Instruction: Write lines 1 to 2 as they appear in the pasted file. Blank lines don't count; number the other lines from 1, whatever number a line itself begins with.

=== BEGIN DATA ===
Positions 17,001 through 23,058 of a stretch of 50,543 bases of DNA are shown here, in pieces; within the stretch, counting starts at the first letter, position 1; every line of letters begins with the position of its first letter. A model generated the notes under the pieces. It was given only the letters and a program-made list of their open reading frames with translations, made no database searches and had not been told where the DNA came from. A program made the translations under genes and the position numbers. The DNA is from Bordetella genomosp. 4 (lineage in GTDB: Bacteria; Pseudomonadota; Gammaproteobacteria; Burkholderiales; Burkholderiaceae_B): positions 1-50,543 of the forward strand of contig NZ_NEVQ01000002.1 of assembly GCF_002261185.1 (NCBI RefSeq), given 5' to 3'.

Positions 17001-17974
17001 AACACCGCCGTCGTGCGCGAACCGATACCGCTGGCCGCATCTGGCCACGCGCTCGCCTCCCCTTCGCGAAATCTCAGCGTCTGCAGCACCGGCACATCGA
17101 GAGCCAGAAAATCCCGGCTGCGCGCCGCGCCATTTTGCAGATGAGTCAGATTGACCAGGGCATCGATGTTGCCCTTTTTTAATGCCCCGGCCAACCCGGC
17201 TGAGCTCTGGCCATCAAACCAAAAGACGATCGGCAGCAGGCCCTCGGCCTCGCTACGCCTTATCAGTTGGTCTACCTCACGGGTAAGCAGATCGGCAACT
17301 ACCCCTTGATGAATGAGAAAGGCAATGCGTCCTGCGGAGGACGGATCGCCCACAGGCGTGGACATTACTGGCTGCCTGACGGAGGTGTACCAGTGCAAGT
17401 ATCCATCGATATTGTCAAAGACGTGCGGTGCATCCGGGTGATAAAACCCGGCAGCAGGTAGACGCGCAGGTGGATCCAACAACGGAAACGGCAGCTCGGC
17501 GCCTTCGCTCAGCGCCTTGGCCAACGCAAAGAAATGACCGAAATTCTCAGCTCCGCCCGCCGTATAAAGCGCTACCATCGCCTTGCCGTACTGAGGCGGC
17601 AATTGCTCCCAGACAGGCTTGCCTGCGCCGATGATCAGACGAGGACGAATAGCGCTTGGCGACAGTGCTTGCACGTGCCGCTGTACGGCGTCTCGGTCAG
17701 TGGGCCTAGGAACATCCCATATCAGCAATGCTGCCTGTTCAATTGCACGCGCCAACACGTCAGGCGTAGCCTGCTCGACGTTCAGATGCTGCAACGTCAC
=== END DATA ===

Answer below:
Positions 17,001 through 23,058 of a stretch of 50,543 bases of DNA are shown here, in pieces; within the stretch, counting starts at the first letter, position 1; every line of letters begins with the position of its first letter. A model generated the notes under the pieces. It was given only the letters and a program-made list of their open reading frames with translations, made no database searches and had not been told where the DNA came from. A program made the translations under genes and the position numbers. The DNA is from Bordetella genomosp. 4 (lineage in GTDB: Bacteria; Pseudomonadota; Gammaproteobacteria; Burkholderiales; Burkholderiaceae_B): positions 1-50,543 of the forward strand of contig NZ_NEVQ01000002.1 of assembly GCF_002261185.1 (NCBI RefSeq), given 5' to 3'.

Positions 17001-17974